[tor-dev] RFC patch: systemd socket activation

Marti Raudsepp marti at juffo.org
Sun May 19 14:37:12 UTC 2013

Hi list,

The attached patch implements support for systemd socket activation.

For people who don't know what that is: systemd is an "init" system
for Linux. Socket activation means that systemd binds all the sockets
in advance, and only spawns Tor once somebody attempts to connect.

More information here: http://0pointer.de/blog/projects/socket-activation.html

I rarely use Tor, so there's no reason to have it running all the time
(wasting battery on my laptop), but it's also annoying to launch it
manually every time. Socket activation is ideal for this use case.

There are 3 changes to the startup process:
1. Before loading the configuration, Tor identifies all sockets passed
in by systemd and creates pending_socket_t objects. I considered
reusing connection_t, but that seemed to require way more modification
to the code.
2. After parsing configuration, when Tor would otherwise create new
listeners, it first tries to match up the address/port to existing
pending sockets. If a pending socket does not match, it opens a new
one as usual.
3. After configuration parsing is done, Tor closes all remaining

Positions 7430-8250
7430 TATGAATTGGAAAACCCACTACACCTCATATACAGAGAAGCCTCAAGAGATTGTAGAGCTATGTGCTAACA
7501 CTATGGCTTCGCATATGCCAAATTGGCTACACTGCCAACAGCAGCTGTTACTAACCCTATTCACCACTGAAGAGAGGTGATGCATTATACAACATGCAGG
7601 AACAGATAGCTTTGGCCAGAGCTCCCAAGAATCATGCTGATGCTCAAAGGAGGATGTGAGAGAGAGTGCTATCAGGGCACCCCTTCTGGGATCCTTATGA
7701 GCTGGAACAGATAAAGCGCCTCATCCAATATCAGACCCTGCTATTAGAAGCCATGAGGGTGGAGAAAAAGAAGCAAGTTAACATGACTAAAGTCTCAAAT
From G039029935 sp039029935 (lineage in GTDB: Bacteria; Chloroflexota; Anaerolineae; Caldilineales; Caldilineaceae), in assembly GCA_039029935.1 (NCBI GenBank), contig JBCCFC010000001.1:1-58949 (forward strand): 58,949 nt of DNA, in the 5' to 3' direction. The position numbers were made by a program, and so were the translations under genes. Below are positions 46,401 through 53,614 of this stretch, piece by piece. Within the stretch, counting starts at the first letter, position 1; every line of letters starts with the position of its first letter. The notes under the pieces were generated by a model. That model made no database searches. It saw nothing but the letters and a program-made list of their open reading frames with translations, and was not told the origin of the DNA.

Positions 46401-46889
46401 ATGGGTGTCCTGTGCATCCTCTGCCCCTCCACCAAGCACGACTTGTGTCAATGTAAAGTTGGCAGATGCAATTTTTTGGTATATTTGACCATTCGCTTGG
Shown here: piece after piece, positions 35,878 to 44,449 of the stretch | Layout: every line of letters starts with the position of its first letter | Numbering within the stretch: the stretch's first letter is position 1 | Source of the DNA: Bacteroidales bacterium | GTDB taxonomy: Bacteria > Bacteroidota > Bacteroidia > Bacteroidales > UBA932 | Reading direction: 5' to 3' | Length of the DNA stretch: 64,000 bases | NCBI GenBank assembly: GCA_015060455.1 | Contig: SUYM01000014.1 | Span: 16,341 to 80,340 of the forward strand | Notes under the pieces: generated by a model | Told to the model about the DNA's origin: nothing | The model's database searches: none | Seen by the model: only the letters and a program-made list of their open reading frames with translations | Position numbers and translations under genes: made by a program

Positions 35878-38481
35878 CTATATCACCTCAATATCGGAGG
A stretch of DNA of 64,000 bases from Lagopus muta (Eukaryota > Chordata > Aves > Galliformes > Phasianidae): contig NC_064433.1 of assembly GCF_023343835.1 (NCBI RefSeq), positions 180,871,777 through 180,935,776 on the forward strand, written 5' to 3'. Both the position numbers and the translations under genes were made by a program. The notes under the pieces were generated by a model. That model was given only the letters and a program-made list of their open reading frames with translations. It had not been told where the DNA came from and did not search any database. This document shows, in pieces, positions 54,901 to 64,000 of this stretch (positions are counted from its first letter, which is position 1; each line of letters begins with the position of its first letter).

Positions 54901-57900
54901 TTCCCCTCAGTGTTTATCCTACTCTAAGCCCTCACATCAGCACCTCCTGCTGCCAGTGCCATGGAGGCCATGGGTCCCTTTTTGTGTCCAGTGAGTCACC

unmatched systemd sockets and logs a warning for each one.

This infrastructure can also be used to support "launch-on-demand"
with launchd on OS X, but I have no experience with that.

Known problems:
* TCP and UDP sockets work, but Unix sockets are not currently yet implemented.
* It's impossible to support hibernation as is for systemd sockets --
the systemd daemon still keeps a reference to the listener socket even
after we close it, and it's impossible to re-bind the port later.
* Closing unmatched sockets is a bad idea for the same reason: systemd
still keeps it open and connections hang forever. Perhaps a better
solution is to keep the socket and simply reject all connections,
ditto hibernating connections?

I have added the source of sd-daemon.c into Tor -- it's easier to
manage this way and we don't introduce any new library dependencies
(it's 804 LoC total). This approach is also encouraged by systemd
itself. The code turns into a no-op when built on Windows.

Full patch is attached, also available as individual commits from my
GitHub clone (branch "systemd"):

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